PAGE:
One of the most beautiful things we have in America is our rights. But did you know that you also have certain rights as a taxpayer? The IRS has a Taxpayer Bill of rights - these are 10 main rights that exist for all who pay taxes to the IRS. Let's dig in!
1. The Right to Be Informed
If you don’t know what’s happening, you can’t be expected to comply with tax laws accordingly! This right means you are entitled to clear explanations of all things IRS. If your refund claim is disallowed, the IRS must issue the reasoning for it. Similarly, if you owe money, you should be notified through the proper channels with a clear explanation of the situation. Should you meet with an IRS during an audit process, they must clearly explain the process and the rights you have during the process. The IRS must provide information that is clearly written and accessible to taxpayers.
2. The Right to Quality Service
As a taxpayer, the IRS is required to give you quality service. This can mean a few things including being accessible if you need to contact them, courteous when collecting taxes, and providing additional information if you are eligible for assistance.
3. The Right to Pay No More than the Correct Amount of Tax
This one might seem like a no-brainer, but it’s a right that you have! If the IRS needs to adjust the amount you owe, they will send you statutory notice of deficiency through the correct channels. If this happens, you have a right to challenge the proposed changes. If you accidentally overpay taxes, there’s even a window of time when you can ask for money back. This also applies to interest taxes paid that were delayed on the IRS side.
4. The Right to Challenge the IRS’s Position and Be Heard
If you see something wrong, you have the right to object. There are proper procedures to go through. There are certain statutes of limitation here, too. For example, you have 60 days to inform the IRS of a mathematical error made while calculating taxes. If the IRS disagrees with your objection, they will send you a statutory notice of deficiency explaining why their disagreement stands. You also have a right to a hearing before the IRS collects a tax debt by levying.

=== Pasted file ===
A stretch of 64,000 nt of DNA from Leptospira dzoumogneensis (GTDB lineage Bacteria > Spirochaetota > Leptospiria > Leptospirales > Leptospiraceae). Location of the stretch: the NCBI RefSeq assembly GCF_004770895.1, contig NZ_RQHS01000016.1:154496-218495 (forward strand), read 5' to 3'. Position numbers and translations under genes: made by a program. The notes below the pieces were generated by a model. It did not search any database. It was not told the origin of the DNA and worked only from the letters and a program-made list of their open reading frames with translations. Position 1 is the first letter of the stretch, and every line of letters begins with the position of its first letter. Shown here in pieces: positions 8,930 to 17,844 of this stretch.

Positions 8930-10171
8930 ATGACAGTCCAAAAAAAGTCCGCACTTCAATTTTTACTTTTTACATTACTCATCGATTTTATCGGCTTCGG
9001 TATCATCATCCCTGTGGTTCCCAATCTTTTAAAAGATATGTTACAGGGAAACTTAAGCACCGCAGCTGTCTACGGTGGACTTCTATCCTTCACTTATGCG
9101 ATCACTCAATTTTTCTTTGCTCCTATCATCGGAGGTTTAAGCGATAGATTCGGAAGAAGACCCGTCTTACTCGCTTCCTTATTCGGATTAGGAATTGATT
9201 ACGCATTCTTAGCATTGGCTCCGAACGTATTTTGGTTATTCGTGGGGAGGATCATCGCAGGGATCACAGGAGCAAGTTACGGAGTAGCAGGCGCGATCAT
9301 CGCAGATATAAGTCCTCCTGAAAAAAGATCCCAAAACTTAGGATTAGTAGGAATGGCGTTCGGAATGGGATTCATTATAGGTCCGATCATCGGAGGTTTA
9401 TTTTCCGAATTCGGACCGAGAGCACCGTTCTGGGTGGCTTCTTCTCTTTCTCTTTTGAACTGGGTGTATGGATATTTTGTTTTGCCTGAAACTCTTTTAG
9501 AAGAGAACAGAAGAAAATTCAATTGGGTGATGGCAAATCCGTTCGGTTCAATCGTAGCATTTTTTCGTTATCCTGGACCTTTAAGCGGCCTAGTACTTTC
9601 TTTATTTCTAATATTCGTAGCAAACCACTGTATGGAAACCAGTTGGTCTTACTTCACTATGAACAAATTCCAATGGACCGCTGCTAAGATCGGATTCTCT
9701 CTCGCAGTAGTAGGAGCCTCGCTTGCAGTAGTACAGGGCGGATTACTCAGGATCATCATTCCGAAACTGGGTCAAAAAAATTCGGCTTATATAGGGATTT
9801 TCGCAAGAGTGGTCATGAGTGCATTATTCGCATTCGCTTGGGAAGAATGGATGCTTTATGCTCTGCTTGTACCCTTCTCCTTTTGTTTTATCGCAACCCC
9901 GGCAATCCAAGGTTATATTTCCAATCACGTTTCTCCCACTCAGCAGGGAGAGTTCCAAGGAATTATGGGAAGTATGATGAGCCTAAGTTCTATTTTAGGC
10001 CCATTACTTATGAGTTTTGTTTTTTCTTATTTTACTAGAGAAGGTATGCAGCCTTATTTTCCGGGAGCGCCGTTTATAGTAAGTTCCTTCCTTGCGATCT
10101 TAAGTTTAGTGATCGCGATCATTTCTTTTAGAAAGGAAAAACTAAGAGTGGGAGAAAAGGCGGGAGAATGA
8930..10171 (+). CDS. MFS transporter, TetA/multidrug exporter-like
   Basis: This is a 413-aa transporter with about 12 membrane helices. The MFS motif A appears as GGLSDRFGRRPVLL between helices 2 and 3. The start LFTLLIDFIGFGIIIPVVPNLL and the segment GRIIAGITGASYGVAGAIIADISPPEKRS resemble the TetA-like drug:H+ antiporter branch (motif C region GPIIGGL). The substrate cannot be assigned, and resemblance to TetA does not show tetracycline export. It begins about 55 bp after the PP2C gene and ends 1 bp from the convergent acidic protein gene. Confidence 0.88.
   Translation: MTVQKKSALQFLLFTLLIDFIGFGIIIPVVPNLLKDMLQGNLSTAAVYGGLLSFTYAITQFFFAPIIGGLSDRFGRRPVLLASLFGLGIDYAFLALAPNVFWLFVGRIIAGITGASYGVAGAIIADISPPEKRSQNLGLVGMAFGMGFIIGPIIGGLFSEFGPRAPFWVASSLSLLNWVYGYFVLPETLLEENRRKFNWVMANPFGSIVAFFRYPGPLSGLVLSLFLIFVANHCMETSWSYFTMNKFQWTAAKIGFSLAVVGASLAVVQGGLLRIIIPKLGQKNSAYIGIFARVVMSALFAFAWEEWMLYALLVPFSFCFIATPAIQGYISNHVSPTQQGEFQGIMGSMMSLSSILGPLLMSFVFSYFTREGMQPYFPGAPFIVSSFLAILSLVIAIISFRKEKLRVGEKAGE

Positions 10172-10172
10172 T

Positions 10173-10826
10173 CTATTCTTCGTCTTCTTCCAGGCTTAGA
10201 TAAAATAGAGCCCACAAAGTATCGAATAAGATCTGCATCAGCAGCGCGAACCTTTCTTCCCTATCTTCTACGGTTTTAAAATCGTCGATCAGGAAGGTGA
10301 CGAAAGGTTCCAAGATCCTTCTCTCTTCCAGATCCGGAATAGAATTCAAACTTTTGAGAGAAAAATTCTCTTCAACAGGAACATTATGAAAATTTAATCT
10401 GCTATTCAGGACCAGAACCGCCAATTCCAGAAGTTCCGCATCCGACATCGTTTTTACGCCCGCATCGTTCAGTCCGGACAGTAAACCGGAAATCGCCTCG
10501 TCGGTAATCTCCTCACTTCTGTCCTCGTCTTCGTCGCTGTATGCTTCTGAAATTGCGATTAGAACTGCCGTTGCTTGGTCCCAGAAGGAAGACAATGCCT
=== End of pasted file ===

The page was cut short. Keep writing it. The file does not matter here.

5. The Right to Appeal an IRS Decision in an Independent Forum
You have a right to receive a written response about the Office of Appeals’ Decision because you are entitled to fair and impartial administrative appeal. You even have the right to tax cases to tax court. There are a few different things you can request based on your situation: you can request an administrative appeal, conference with the Office of Appeals, an independent review by the Office of Appeals.
6. The Right to Finality
This right means there is a finite time in which you can challenge an IRS position as well as a maximum amount of time that the IRS has to issue an audit. Along those same lines, you have the right to know when an audit is finished. There are different levels of finality depending on the situation, but you have a right to be informed as a taxpayer.
7. The Right to Privacy
This right assures you that the IRS will interfere any more than necessary to complete their task. The IRS is also responsible for following official procedures and inform you along the way. The IRS cannot seize your personal property, and there are specific notices and procedures that you must be notified of if they need to seize your personal residence.
8. The Right to Confidentiality
Similarly to the Right to Privacy, you have the right to believe that any information disclosed by the IRS is done so in complete confidentiality. If the IRS violates this right, there are procedures in place to address the situation. Like attorney-client or doctor-patient privilege, there is a similar privilege that applies to individuals who are authorized to do taxes (like a CPA!)
9. The Right to Retain Representation
Similarly to other situations, a representative can be assigned to you if you cannot afford to hire someone to represent you in IRS dealings. This representative could be an attorney, CPA, or enrolled agent who can help you during an IRS interview.
10. The Right to a Fair and Just Tax System
As a taxpayer, circumstances that might affect your ability to pay taxes will be taken into consideration. If you cannot pay your tax, the IRS has payment plans in place, and there are also methods to eliminate taxes owed under certain conditions. If you experience mental or physical health issues, there are also certain measures you can take, and you may qualify for some lifted penalties. The IRS has a Taxpayer Advocate Service to help taxpayers who cannot currently pay their taxes due to hardships.
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Disclaimer: The views presented in this post are meant as educational resources and should not be taken as direct advice for your personal finances or small business. Should you have questions regarding a post relating to your specific finances, please contact us at firstname.lastname@example.org.